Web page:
Metals such as manganese and arsenic are of increasing public health concern since recent data demonstrates their neurotoxicity to the developing brain. However, the role of genetic susceptibility to these toxic metals is unknown. Furthermore, while lead poisoning has been studied extensively, genetic susceptibility to its toxicity is not well understood. A systematic approach to studying gene-environment interaction would have immediate impact on our understanding of how metals induce toxicity and provide biological insight for potential treatment and prevention measures. In this project we will assess data from 3 cohort studies of metals and neurodevelopment. One in a developing country-Bangladesh, where metal exposures are unusually high, one in Mexico, a middle income country where metal exposures are moderately high, and one in a developed Country- (United States) in Tar Creek, OK, where exposure are representative of a community near a US toxic waste site. Tar Creek is a Superfund Megasite and former metal mining community. The success in assembling these cohorts has laid the groundwork for further research in genetic susceptibility to metals. Our 3 cohorts combined yield a sample of 2600 children with prospective data on metal exposure, and repeated neurophenotype measures;sufficient power to discover and to validate genetic susceptibility genes/SNPs. Using a genome-wide approach, we will discover susceptibility variants in a Discovery phase, and then Validate our findings in an independent sample of children while controlling for multiple comparisons. Furthermore, we will integrate with Project 3 (Genetic Mechanisms of Metal Neurotoxicity) to determine other biological pathways relevant to metal toxicity using state of the art siRNA technology to identify genes/pathways which promote/inhibit metal toxicity. This project represents perhaps the first large scale coordinated study of genetic susceptibility to metal toxicity and will provide biological insight into the mechanisms by which metals produce toxicity.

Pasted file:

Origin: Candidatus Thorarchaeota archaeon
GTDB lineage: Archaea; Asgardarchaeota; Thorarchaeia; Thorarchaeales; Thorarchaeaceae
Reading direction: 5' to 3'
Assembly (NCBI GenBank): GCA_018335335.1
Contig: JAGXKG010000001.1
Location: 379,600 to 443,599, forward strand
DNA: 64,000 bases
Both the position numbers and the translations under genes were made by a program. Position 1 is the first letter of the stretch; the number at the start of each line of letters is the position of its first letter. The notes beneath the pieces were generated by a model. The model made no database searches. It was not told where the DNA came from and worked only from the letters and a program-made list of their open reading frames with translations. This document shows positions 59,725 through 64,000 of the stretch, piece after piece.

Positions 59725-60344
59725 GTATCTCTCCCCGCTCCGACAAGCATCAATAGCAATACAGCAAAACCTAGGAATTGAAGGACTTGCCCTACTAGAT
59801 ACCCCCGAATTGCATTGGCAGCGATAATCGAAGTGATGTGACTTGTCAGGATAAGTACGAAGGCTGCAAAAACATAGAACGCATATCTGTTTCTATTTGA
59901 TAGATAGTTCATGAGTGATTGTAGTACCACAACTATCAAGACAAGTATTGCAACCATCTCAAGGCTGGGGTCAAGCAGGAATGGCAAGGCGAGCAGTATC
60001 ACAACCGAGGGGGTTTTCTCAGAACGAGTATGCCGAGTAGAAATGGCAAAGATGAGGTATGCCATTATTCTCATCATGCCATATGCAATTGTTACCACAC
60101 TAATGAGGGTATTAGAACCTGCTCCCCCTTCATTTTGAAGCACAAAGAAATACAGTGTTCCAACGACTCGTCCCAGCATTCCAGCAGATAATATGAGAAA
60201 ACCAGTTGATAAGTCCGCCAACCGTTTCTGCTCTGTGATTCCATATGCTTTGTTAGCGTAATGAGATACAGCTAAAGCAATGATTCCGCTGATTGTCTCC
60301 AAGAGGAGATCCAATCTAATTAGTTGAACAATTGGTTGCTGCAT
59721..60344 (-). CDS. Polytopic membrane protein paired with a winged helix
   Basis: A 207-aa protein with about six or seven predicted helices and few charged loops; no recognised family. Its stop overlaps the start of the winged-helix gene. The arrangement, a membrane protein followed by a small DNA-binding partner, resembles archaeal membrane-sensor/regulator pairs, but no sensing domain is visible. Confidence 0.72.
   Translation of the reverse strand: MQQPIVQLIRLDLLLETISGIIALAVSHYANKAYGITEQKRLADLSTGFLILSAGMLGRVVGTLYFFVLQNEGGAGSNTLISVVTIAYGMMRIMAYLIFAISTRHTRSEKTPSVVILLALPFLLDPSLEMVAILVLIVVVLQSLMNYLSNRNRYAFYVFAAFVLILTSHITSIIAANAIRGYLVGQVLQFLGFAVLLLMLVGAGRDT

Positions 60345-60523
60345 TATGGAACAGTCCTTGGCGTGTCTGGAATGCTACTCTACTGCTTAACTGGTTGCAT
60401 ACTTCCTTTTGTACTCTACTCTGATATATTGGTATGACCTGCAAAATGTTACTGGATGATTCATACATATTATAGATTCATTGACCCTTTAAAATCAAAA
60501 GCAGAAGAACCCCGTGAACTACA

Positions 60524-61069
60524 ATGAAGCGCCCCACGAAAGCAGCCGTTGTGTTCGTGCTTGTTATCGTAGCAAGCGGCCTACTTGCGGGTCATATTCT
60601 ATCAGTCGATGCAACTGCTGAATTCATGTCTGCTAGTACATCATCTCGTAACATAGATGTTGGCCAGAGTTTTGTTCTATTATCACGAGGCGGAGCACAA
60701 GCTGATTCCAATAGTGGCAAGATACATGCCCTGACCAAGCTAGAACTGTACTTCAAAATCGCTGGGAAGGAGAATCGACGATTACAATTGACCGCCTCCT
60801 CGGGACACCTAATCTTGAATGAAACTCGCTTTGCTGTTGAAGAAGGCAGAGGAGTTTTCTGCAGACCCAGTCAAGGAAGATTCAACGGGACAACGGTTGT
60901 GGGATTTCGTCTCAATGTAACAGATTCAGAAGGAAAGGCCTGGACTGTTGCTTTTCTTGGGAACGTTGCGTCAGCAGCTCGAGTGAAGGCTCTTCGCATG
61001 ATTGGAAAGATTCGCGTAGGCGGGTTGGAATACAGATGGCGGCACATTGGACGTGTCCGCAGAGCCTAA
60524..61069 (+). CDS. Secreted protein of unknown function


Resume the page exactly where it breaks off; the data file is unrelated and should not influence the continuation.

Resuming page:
Public Health Relevance

This project will clarify the relationship between exposure to metals such as arsenic, manganese and lead and childhood brain development In addition, we will examine the role of inherited (i.e., genetic) susceptibility on the metal-brain function relationship in children. The results of this project should help to guide preventive efforts aimed at children's environmental health.

National Institute of Health (NIH)
National Institute of Environmental Health Sciences (NIEHS)
Hazardous Substances Basic Research Grants Program (NIEHS) (P42)
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Special Emphasis Panel (ZES1-LWJ-M)
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Harvard University
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